Pursuant to the Antiterrorism and Effective Death Penalty Act of 1996 ("AEDPA"), motions to vacate a conviction under § 2254 must typically be made within one year from the date on which the conviction became final. 28 U.S.C. § 2244(d)(1)(A). Mr. Vallez's judgment and conviction became final on December 6, 1999, when the time for seeking review in the United States Supreme Court expired. Although the one-year limitations period must be tolled while a prisoner pursues state court post-conviction relief, 28 U.S.C. § 2244(d)(2), over two years passed between the termination of Mr. Vallez's first state post-conviction proceeding on February 29, 2000, and the filing of his second on August 29, 2002. Since no state post-conviction proceeding was pending during this time period, the statute of limitations was no longer tolled and any subsequently filed § 2254 petition was well outside the one-year limitations period. Notably, Mr. Vallez appears to concede that the one-year limitations period expired in August of 2002. See Opening Br. at 3-A ("The Appellant states that he does not deny that the one-year limitation period had passed between January 2000 through August 2002."). He nonetheless presents two arguments for why the statute of limitations should not bar his petition. We find neither availing. First, Mr. Vallez submits that there was an "impediment" that prevented him from filing his § 2254 application. We presume that Mr. Vallez is referring to 28 U.S.C. § 2244(d)(1)(B), which delays the start of the one-year limitations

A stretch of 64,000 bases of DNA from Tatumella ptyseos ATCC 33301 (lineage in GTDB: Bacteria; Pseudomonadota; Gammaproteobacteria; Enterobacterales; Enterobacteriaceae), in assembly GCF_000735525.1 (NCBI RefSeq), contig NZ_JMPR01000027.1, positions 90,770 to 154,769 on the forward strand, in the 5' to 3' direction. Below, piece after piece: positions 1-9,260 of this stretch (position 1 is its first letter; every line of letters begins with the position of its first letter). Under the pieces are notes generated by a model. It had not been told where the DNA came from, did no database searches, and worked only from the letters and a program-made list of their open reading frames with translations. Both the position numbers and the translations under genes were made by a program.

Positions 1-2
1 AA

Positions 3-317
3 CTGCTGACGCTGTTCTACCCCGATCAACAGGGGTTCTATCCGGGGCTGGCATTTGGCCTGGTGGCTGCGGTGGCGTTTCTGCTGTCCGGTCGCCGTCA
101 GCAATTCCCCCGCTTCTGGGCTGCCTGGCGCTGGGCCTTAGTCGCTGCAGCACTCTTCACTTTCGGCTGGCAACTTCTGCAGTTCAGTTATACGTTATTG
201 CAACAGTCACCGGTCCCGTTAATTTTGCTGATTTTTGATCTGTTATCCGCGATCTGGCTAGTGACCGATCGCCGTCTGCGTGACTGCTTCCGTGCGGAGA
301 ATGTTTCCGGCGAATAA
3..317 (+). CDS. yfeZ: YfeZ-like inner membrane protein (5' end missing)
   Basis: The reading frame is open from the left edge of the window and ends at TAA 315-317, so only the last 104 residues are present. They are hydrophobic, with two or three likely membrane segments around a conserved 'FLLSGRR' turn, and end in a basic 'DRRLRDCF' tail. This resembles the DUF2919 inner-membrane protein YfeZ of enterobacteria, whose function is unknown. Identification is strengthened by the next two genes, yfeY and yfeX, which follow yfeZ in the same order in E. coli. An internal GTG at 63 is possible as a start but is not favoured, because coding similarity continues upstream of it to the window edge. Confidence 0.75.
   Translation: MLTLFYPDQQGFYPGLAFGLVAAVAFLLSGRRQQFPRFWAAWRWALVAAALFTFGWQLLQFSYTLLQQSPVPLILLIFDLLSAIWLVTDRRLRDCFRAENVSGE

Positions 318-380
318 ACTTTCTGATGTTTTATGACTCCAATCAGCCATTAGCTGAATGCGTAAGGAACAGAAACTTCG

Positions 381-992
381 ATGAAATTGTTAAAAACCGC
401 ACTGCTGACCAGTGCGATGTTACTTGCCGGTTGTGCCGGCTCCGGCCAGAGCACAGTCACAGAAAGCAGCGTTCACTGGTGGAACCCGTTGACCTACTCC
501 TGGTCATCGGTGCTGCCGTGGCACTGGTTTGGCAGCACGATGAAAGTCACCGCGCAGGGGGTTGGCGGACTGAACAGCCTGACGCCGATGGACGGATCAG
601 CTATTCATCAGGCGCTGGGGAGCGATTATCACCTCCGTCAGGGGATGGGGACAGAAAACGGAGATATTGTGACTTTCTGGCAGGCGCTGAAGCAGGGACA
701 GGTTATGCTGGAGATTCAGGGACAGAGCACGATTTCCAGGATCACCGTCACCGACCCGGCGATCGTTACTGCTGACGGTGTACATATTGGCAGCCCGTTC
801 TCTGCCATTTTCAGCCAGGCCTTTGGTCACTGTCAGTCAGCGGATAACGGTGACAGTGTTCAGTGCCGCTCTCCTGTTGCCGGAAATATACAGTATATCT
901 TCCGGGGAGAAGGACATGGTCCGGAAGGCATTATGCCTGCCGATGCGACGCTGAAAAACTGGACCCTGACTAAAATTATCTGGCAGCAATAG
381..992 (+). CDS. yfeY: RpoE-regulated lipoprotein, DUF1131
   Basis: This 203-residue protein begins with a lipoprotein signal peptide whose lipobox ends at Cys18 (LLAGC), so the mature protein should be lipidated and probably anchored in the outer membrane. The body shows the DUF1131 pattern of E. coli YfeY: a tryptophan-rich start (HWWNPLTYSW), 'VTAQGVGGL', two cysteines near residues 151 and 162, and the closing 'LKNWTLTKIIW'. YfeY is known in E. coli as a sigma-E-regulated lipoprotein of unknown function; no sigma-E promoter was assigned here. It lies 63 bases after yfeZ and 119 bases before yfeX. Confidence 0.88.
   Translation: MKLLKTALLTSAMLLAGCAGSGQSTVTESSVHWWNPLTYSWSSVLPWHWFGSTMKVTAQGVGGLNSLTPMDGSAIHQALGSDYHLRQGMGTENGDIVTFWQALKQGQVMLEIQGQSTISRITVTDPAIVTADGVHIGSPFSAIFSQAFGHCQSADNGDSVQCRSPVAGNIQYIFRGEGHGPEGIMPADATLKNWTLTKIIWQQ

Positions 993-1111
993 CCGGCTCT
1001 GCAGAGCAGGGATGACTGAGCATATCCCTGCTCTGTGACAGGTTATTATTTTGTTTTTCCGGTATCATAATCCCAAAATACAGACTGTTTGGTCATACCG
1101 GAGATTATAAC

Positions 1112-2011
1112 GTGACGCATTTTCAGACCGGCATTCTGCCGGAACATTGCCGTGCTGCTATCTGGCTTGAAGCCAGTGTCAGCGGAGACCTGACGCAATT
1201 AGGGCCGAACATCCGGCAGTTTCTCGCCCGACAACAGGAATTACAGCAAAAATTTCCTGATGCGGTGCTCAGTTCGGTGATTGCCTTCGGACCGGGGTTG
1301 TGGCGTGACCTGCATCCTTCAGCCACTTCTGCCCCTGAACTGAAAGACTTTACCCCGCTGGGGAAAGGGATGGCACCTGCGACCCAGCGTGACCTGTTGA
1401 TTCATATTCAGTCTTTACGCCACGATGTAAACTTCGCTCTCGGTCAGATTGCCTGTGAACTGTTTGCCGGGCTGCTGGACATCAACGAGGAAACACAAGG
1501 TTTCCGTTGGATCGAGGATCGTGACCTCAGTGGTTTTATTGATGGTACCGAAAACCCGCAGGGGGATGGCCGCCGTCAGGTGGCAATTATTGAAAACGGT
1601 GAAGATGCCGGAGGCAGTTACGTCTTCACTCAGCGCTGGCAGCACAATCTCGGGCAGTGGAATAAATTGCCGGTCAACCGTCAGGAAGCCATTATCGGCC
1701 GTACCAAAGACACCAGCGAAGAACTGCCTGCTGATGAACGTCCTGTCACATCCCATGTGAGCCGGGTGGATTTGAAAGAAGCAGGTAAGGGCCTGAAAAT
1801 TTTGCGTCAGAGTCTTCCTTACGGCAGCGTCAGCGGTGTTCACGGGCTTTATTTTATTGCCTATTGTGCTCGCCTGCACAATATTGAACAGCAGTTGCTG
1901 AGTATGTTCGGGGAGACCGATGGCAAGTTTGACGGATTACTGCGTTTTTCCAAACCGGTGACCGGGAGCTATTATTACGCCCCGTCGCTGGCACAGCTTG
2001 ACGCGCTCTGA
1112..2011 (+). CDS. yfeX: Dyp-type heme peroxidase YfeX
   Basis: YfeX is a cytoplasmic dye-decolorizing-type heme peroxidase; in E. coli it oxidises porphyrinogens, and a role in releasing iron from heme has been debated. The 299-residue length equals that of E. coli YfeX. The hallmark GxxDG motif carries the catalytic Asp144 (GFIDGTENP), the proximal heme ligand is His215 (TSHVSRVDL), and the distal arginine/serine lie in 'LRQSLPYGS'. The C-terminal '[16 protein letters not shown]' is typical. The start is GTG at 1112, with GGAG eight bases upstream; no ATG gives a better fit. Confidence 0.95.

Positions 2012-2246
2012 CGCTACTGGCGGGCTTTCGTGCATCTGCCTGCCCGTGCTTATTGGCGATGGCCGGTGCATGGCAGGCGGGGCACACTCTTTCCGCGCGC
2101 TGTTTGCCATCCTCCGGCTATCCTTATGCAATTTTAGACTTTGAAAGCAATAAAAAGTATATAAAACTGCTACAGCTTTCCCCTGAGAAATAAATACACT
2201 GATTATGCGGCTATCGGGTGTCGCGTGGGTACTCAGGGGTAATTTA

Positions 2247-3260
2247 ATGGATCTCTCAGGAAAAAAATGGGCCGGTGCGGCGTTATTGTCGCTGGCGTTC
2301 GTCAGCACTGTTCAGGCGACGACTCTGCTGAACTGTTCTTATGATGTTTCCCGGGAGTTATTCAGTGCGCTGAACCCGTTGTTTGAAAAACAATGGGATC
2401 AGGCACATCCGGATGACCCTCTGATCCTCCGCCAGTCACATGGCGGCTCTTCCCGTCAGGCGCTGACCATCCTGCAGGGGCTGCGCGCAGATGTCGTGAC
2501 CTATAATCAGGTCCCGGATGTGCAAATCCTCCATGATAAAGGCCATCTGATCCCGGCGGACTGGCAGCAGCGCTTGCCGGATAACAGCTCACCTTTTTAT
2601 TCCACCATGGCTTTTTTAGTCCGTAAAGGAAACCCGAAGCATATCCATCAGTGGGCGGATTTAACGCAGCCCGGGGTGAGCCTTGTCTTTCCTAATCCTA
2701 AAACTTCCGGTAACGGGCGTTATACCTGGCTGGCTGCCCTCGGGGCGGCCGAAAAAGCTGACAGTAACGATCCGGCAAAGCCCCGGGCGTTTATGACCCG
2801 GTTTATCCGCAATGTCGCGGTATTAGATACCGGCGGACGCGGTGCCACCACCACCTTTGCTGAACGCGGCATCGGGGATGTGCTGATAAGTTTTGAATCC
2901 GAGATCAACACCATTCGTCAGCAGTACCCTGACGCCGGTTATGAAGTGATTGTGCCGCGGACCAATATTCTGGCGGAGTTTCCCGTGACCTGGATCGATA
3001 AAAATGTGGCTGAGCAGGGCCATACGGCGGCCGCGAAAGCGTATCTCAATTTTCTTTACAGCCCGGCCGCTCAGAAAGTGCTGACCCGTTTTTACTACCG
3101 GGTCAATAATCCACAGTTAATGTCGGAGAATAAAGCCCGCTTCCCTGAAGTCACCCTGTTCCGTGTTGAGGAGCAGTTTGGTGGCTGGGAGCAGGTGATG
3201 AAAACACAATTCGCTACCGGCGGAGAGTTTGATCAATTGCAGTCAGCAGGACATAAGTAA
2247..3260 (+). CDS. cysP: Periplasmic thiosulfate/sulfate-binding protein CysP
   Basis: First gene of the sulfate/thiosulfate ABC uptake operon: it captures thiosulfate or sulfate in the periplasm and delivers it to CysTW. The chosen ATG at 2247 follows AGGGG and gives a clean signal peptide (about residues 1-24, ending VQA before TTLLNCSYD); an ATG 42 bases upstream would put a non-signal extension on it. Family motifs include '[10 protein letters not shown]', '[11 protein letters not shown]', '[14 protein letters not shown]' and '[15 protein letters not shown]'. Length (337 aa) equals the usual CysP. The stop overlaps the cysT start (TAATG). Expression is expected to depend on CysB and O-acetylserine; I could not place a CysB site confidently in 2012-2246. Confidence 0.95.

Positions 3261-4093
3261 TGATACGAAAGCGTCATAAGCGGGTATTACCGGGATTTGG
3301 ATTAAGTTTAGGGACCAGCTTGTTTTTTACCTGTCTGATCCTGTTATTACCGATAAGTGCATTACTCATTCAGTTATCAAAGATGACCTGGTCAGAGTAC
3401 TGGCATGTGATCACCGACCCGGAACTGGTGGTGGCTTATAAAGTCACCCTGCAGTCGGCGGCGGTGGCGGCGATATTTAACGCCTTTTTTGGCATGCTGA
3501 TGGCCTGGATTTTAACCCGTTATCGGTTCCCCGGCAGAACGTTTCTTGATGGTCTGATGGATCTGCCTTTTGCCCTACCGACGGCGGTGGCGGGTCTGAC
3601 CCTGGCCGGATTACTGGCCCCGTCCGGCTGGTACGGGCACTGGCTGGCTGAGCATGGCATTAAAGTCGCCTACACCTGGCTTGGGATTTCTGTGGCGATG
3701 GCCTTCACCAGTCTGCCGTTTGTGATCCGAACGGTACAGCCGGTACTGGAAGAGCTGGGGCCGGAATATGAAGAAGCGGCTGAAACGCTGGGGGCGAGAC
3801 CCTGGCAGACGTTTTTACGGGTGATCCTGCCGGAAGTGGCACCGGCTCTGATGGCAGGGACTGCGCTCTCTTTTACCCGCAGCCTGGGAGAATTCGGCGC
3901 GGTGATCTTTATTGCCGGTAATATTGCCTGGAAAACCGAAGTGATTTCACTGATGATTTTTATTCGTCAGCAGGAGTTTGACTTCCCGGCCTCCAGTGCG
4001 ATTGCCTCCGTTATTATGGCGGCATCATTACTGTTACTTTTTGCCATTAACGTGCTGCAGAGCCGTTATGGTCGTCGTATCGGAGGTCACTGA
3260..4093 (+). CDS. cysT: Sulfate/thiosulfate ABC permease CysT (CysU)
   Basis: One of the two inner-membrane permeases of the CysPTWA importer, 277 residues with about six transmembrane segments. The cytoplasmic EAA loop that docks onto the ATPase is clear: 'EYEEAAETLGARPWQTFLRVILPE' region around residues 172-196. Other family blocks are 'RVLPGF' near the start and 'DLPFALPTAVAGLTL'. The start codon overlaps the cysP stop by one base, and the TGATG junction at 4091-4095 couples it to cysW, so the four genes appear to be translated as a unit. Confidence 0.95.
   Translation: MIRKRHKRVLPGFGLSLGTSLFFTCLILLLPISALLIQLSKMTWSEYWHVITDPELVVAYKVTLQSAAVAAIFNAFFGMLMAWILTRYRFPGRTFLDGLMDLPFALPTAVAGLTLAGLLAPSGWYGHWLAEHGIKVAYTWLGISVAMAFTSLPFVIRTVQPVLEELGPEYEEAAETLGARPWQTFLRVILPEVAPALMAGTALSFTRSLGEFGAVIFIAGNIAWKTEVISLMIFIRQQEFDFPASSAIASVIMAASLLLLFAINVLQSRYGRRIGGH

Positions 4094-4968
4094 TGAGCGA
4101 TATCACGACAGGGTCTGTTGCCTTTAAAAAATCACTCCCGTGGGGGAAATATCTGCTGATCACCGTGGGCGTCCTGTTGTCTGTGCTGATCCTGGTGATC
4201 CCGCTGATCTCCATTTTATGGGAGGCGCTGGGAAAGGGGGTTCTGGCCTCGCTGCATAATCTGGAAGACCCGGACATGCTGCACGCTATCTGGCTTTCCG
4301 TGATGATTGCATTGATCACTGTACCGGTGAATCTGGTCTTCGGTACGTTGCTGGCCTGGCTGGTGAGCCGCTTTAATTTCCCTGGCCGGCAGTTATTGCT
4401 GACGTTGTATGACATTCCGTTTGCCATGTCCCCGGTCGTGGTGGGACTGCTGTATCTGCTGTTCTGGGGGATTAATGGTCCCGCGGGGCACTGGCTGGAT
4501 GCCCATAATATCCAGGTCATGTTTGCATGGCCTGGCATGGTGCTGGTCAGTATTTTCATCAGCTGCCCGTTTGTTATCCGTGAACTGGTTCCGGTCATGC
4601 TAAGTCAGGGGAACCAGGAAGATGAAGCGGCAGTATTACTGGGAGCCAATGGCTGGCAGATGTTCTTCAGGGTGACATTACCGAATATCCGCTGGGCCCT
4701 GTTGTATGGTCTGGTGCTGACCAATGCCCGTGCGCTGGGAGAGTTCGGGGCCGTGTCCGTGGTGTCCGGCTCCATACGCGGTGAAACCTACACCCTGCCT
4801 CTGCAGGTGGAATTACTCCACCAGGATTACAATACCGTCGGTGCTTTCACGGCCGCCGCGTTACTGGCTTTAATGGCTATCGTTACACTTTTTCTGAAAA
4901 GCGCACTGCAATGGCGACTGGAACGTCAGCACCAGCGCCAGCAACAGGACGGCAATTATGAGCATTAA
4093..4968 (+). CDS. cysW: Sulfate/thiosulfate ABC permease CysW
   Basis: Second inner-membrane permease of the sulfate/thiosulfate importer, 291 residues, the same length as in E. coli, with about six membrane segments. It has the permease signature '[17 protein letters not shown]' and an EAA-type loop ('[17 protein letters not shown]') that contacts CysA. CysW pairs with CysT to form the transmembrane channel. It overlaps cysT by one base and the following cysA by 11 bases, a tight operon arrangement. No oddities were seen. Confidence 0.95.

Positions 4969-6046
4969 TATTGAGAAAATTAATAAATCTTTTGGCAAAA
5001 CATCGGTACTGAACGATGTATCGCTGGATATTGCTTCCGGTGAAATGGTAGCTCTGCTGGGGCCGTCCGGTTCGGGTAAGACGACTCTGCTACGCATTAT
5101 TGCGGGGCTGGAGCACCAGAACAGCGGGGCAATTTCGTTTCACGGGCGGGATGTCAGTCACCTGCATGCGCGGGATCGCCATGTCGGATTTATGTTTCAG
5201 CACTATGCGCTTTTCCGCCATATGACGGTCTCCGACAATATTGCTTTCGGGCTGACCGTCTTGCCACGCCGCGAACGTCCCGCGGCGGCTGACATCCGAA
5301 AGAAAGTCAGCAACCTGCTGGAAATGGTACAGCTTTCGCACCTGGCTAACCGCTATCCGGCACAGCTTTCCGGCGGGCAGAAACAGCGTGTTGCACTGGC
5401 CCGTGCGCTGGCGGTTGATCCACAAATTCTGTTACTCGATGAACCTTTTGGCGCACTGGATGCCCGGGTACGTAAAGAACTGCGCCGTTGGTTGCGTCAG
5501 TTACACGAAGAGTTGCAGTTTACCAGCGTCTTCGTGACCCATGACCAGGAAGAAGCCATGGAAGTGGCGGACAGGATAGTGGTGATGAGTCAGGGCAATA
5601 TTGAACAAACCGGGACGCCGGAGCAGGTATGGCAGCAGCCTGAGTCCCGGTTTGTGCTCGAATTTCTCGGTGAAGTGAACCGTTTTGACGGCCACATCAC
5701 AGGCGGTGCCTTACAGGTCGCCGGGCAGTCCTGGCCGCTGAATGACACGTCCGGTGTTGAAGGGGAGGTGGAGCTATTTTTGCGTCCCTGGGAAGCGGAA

period if there is an "impediment to filing an application created by State action in violation of the Constitution or laws of the United States." Mr. Vallez contends that his original sentence was illegal under Colorado state law because it imposed mandatory parole as opposed to discretionary parole, and that this constituted an impediment that prevented him from filing a § 2254 application. Mr. Vallez does not explain, however, how being sentenced in a manner that allegedly violated state law in any way prevented him from pursuing federal habeas relief. Neither has Mr. Vallez demonstrated, nor can we discern, how any alleged impediment was "created by State action in violation of the Constitution or laws of the United States." Second, Mr. Vallez contends that, because his sentence was partially modified in state post-conviction proceedings, the one-year limitations period restarted when the modified sentence became final on April 2, 2007 the date the Colorado Supreme Court declined to review it. The Sixth Circuit has held that the one-year limitations period for a habeas petition challenging a resentencing judgment begins "on the date that the resentencing judgment became final, rather than the date that the original judgment became final." Linscott v. Rose, 436 F.3d 587, 591 (6th Cir. 2006). The Eleventh Circuit has gone a step further, holding that where a habeas petitioner brings a claim challenging a resentencing decision, the resentencing restarts the limitations period for all claims in the application, even those that arise from the original conviction. Walker v. Crosby, 341 F.3d